I think of an international student at Providence who moved to Winnipeg after graduation. She later said that, living at Providence, she thought Canadians were a warm and welcoming people. Then she moved to Winnipeg and changed her mind. Now she says that the people at Providence are a warm and welcoming people. That is an example of a community responding to God’s call together.

I think of another friend from Japan whom Lois used to teach. She invited him for supper and told him to bring any friends he wanted to. As we sat and talked together, he said, “This one is from Indonesia, and he is a Christian. This one is also from Indonesia, and he is also a Christian. This one if from Madagascar, and he is a Christian. I am not a Christian.” An unusual statement! Lois asked if they were his roommates, since he had invited them to join him. He said, “No. They are just the best people at the place where I work!” That is an example of three young men answer God’s call and making a difference in the world around them.

4) Two final thoughts. One: We find God’s call together. The stories I began with this morning can lead us to think that we find God’s call is a personal and individual thing. There is an individual component: You must respond for yourself. Nobody else can listen to and respond for you. There is also a vital community component: We listen for God’s voice together. God may speak through a brother or sister to tell us what to do. When we think God is speaking, it is good to check with our sisters and brothers – in care groups, over a cup of coffee, making sure that we are not just engaging in wishful thinking.

Two: Some people try to make this whole conversation into God’s pre-planned blueprint for our lives. I don’t think that makes sense. God drew Samuel and Jesus invited his disciples into a life lived together. In any given moment, God may present us with several choices, with two or three right answers to the questions that face us. Like the time that my parents, older sister, and I were crossing the ocean by ship on our way home from Africa. My sister was nine years old, and there was a game going on in the ship dining room – a horse race around a small track with models of horses that raced based on the roll of the dice. One of the women there saw my sister watching and gave her a small amount of money to bet on the horses. She asked my Dad what she should do, and he told her to choose for herself. She chose to bet the money, which was probably not what he would have done! The lesson to choose for herself proved to be more important than a prohibition on gambling, and she was still safely in my parents’ will, even though their choice would have been not to gamble.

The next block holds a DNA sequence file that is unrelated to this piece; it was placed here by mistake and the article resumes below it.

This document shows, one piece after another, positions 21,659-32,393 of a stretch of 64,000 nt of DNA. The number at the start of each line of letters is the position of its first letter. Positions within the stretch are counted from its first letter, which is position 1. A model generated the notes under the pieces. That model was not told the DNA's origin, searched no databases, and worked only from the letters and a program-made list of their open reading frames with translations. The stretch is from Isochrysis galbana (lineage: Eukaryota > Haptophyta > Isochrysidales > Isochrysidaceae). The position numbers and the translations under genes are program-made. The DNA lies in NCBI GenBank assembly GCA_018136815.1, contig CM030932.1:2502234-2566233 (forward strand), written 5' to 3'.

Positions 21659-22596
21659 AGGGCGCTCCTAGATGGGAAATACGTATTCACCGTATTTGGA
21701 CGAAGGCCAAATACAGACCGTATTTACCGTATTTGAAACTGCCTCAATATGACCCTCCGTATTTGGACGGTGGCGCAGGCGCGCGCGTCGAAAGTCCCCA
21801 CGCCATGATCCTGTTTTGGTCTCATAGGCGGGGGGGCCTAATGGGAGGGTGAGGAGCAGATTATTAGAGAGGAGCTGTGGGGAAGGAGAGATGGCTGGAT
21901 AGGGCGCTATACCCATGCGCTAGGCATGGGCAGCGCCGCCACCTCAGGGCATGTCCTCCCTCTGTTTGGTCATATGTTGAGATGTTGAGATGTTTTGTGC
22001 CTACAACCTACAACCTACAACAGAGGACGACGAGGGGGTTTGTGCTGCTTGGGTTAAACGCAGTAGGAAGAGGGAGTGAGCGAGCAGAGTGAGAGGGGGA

God speaks to us through our likes and our interests. God speaks to us through to opportunities that present themselves. God speaks to us through each other. Together we respond and witness to the presence of Jesus in our world. A dramatic call to Africa is part of this picture. An ordinary step into a new situation is part of this picture. At any age, for all of our lives, Jesus says, “Come and see where I live. Walk with me. Live with me.” Like Samuel, we say, “Speak. We’re listening.” Like Peter and Andrew and James and John, we respond by walking with Jesus in everything that we do.


Steinbach Mennonite Church
21 January 2018

Sunday, December 10, 2017

Life hurts, but ... (Let it Be So)

We know the passages we heard this morning well. We have heard them many times before, so that we may have trouble grasping how deeply they probe into our human condition. In the reading from Isaiah, we hear the prophet’s commission to speak words of comfort and new life. In the reading from Mark, we hear how John the Baptist intentionally grounded his ministry in these same words of comfort and new life.

At the centre of the readings, we see the affirmation with which Mark begins his gospel: “The beginning of the good news about Jesus the Messiah, the Son of God.” I have a friend from Afghanistan who was arrested once on his way back into the country, carrying Mark’s Gospel on MP3 players. He told how his luggage was searched at the airport in Kabul and the guard found the MP3 players he was carrying. The guard asked what these players were for, and my friend said they were for his friends. Then the guard began to push buttons until the player began in the Dari language: “The beginning of the good news about Jesus the Messiah, the Son of God.” When the guard heard these words, he held the player up in the air and yelled, “I got one!” Uniformed people came running from every direction, and my friend spent the next week in jail being interrogated, before they allowed him to spend time with his friends.

The guard had it right: These passages are more revolutionary than we realize. They recognize the broken condition of our world, and they call us to healing and new life when we have lost hope that such is possible. Listen to the texts with me.

Isaiah 40